‣ S^{p}g : how many messages p has sent to g

FIFO ordering: if a correct process *p**i* issues *multicast(g, m) and then multicast*
*(g, m’) * *(multicast(g, m) * ➝*i* *multicast(g, m’)), then * every correct process that
delivers m’ will deliver m before m’.

p q r

m m’

**DTU Informatics**

**Department of Informatics and Mathematical Modelling**

## Basic FIFO Multicast: FO-Multicast and FO-Deliver

• For p to FO-multicast a message to group g:

it piggy backs the value S^{p}g onto the message;

it B-multicasts the message to g;

S^{p}g = S^{p}g + 1.

**DTU Informatics**

**Department of Informatics and Mathematical Modelling**

## Basic FIFO Multicast: FO-Multicast and FO-Deliver

• For p to FO-multicast a message to group g:

it piggy backs the value S^{p}g onto the message;

it B-multicasts the message to g;

S^{p}g = S^{p}g + 1.

**DTU Informatics**

**Department of Informatics and Mathematical Modelling**

## Basic FIFO Multicast: FO-Multicast and FO-Deliver

• For p to FO-multicast a message to group g:

it piggy backs the value S^{p}g onto the message;

it B-multicasts the message to g;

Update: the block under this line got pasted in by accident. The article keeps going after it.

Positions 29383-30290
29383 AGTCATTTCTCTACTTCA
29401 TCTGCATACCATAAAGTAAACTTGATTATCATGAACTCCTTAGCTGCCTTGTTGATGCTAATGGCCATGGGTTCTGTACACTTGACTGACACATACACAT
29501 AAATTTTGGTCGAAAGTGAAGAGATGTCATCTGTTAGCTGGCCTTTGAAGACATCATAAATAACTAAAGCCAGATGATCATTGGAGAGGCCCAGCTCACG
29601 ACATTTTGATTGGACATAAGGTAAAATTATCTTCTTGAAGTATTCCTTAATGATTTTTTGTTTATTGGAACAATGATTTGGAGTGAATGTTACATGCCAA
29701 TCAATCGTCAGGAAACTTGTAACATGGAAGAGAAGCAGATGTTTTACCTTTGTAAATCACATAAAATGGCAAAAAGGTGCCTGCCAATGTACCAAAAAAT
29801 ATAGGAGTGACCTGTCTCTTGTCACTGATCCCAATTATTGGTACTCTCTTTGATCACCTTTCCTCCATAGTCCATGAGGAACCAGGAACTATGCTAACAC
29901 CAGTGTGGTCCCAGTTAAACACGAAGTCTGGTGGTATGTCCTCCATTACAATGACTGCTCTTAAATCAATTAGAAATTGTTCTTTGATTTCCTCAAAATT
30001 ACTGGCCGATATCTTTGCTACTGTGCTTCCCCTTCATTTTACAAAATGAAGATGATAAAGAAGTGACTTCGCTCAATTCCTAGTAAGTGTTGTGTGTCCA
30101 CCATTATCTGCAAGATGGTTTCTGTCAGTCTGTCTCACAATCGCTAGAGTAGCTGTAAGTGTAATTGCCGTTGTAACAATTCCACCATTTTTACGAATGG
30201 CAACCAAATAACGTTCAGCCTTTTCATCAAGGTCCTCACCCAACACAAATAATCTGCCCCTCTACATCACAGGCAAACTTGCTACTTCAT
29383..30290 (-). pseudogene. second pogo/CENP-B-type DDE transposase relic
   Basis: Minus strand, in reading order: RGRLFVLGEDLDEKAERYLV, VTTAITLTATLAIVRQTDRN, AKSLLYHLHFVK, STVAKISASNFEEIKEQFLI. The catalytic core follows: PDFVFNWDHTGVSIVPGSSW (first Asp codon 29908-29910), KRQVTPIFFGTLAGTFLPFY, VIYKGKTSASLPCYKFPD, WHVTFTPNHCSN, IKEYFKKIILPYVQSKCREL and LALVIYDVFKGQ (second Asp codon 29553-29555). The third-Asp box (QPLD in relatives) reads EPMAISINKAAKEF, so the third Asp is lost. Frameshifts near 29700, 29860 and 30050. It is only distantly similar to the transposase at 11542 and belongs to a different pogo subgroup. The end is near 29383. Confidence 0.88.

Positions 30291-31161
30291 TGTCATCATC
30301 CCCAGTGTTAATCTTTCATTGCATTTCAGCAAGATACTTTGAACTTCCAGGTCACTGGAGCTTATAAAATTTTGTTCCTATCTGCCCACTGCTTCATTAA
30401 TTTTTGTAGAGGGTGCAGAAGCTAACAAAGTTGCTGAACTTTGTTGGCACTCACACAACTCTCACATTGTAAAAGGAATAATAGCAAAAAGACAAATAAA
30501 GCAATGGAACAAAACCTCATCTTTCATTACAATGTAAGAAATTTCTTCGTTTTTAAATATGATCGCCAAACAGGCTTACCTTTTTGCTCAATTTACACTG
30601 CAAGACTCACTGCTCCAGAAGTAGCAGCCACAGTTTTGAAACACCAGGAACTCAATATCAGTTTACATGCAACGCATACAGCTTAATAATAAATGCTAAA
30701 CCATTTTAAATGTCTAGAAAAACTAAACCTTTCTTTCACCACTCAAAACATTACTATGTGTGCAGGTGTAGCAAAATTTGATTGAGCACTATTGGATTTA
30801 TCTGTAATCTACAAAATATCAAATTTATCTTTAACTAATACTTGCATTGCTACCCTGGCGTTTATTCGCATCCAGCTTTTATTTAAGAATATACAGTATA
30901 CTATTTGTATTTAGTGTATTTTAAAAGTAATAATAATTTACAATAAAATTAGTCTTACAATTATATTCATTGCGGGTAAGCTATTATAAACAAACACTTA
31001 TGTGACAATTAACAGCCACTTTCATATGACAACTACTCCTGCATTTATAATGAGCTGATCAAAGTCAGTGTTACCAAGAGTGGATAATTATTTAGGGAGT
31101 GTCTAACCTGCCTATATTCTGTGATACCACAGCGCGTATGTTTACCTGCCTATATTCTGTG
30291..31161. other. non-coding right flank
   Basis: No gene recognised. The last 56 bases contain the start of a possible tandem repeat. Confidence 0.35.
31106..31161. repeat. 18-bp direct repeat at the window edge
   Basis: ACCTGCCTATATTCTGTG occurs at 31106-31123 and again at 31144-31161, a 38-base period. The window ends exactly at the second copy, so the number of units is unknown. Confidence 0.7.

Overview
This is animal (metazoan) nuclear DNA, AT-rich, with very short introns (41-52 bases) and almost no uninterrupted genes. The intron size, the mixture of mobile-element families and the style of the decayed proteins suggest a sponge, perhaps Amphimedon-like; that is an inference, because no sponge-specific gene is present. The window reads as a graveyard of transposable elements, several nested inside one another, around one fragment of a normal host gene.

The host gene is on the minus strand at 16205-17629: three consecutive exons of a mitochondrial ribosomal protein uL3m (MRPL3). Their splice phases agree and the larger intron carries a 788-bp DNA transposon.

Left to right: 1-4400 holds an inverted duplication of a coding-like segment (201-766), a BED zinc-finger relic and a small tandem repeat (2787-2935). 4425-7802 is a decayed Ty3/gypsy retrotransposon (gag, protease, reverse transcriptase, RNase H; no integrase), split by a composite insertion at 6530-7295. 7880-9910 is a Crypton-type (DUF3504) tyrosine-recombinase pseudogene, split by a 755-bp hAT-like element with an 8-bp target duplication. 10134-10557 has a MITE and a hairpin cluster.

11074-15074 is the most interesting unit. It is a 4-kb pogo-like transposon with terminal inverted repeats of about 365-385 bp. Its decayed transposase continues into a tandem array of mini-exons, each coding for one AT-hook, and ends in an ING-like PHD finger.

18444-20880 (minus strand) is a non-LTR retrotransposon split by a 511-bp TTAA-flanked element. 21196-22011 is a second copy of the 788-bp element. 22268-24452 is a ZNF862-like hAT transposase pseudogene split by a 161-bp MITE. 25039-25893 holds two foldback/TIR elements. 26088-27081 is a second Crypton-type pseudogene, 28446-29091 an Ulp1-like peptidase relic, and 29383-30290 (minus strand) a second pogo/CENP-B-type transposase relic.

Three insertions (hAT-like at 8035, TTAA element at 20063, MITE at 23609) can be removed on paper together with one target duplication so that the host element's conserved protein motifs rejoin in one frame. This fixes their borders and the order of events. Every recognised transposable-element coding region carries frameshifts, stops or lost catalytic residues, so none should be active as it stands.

S^{p}g = S^{p}g + 1.

• Upon a receipt of a message from q bearing the seq. number S, p checks:

**IF (S = R**^{q}g + 1) THEN it FO-delivers the message, setting R^{q}g := S.

**ELSIF (S > R**^{q}g + 1) THEN

it places the message in its hold-back queue until

the intervening messages have been delivered and

**DTU Informatics**

**Department of Informatics and Mathematical Modelling**

## Basic FIFO Multicast: FO-Multicast and FO-Deliver

• For p to FO-multicast a message to group g:

it piggy backs the value S^{p}g onto the message;

it B-multicasts the message to g;

S^{p}g = S^{p}g + 1.

• Upon a receipt of a message from q bearing the seq. number S, p checks:

**IF (S = R**^{q}g + 1) THEN it FO-delivers the message, setting R^{q}g := S.

**ELSIF (S > R**^{q}g + 1) THEN

it places the message in its hold-back queue until

If we use R-multicast instead of B-multicast, then we obtain

a reliable FIFO multicast.

**DTU Informatics**

**Department of Informatics and Mathematical Modelling**

## Hold-Back Queue for Arriving Multicast Messages

**DTU Informatics**

**Department of Informatics and Mathematical Modelling**

## Condition for FIFO Ordering Satisfied Because...

1. All messages from a given sender are delivered in the same sequence.

2. Delivery of a message is delayed until its sequence number has been reached.

• Upon a receipt of a message from q bearing the seq. number S, p checks:

**IF (S = R**^{q}g + 1) THEN it FO-delivers the message, setting R^{q}g := S.

**ELSIF ** (S > R^{q}g + 1) **THEN it places the message in its ***hold-back queue *
until the intervening messages have been delivered and S = R^{q}g + 1.

**DTU Informatics**